This incredibly broad prohibition, connected to extreme penalties, would in effect make it a priority of the U.S. government to try to ban the use of much Chinese software anywhere in the world, including in nations that are allies or potential allies.
Many of the problems with HR 1153 were pointed out by Rep. Gregory Meeks (D-N.Y.) and other Democratic members of the House Foreign Affairs Committee during the committee debate on the bill, and the bill passed on a partisan vote. This makes it less likely that it will become law.
But that’s not true of S 686, the RESTRICT Act, the Senate “TikTok bill,” which has significant momentum toward passage. S 686 has 21 bipartisan co-sponsors and has been endorsed by the Biden administration. The bill would grant the executive branch unprecedented new national security powers over commerce in information and communication technologies, and by extension, speech.
The Restrict Act requires the executive branch to prohibit or otherwise “mitigate” any transaction or activity in information and communications technologies by companies controlled by a “foreign adversary,” if the secretary determines that such a transaction poses any risk to U.S. national security.
The bill grants the president a wide range of civil and criminal options to enforce such mitigation, including forced divestment of assets, seizure of assets, and subpoenas for information. Under Section 12 of the bill, legal avenues to contest such actions are limited to rapid and direct constitutional challenges in the U.S. Court of Appeals for the District of Columbia.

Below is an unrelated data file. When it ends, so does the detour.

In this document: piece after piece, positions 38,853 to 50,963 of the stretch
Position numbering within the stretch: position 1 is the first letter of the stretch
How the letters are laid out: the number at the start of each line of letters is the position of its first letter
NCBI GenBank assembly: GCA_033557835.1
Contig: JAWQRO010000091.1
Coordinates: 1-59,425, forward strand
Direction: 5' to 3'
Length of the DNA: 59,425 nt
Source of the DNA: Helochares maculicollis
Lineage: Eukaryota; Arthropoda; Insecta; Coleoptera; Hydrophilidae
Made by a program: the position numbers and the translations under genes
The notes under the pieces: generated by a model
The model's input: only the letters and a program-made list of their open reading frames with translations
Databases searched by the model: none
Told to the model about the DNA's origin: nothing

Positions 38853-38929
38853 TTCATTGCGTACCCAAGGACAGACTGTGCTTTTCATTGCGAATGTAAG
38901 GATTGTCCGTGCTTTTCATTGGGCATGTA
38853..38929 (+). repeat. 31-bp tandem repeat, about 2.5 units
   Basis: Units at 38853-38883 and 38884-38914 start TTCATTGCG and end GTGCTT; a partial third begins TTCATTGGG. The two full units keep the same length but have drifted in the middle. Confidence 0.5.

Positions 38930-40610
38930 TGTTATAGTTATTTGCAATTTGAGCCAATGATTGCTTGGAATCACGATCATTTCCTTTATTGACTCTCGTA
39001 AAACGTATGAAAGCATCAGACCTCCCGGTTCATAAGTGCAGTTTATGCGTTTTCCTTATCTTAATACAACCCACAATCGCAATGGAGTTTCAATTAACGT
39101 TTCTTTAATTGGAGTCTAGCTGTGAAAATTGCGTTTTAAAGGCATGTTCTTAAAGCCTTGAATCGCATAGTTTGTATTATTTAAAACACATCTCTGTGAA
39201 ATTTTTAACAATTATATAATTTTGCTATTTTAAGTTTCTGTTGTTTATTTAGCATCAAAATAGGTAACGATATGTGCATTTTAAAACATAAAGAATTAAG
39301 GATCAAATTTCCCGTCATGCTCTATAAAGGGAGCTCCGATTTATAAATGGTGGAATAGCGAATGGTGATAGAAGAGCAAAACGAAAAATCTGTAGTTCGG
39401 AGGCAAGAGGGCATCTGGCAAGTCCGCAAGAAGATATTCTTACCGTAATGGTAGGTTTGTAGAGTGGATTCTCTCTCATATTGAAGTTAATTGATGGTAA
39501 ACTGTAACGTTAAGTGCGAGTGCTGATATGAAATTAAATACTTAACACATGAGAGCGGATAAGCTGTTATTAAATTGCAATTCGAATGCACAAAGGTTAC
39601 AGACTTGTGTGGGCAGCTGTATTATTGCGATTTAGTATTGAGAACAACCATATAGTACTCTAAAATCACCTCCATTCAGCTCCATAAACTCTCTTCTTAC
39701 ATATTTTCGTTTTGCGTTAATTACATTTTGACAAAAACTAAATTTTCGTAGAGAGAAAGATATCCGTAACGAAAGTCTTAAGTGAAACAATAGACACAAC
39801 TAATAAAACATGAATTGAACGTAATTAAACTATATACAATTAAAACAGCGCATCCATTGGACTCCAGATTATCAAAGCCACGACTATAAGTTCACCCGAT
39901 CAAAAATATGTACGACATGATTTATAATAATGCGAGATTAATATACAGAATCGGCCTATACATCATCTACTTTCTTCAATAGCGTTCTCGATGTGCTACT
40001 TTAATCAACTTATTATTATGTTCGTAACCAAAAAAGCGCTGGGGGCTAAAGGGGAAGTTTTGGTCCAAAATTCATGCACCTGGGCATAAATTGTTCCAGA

The initial list of “foreign adversaries” in the bill includes China, Cuba, Russia, Iran, Venezuela, and North Korea.The executive branch could add additional foreign adversary nations at will. This choice could only be overridden by a majority vote of both houses of Congress.
While these powers would be discretionary, and could theoretically be used in a restrained and measured way, there is no guarantee they would be. In effect, this bill would ban ownership of any widely used information and communications technologies within the U.S. market by foreign nations viewed as adversaries of the U.S. At the very least, such technologies could be subject to censorship at will.
This could have significant ramifications internationally and domestically. We may see retaliatory bans on the use of U.S. software and communications technologies in foreign countries targeted as “adversary nations” — possibly the beginning of the division of the world into rival information technology spheres protected by “great firewalls” like that imposed by China.
Domestically, Section 11 of the bill establishes draconian penalties for American citizens who violate it by attempting to evade or help others to evade new restrictions on foreign-owned information and communications technologies. While it is somewhat ambiguous how far this could go, it could lead to American citizens being prosecuted for accessing information on foreign-owned technology platforms such as WeChat.
This kind of censorship, based on foreign ownership rather than content, has not been tested under First Amendment law, but it could have profound implications. The ACLU has already stated its opposition to the bill on freedom of expression grounds.
In the end, it seems that there should be much easier ways to prevent Chinese government access to private user data on TikTok. But for those who wish to expand the power of the national security state, the sweeping nature of these proposals might be a feature, not a bug.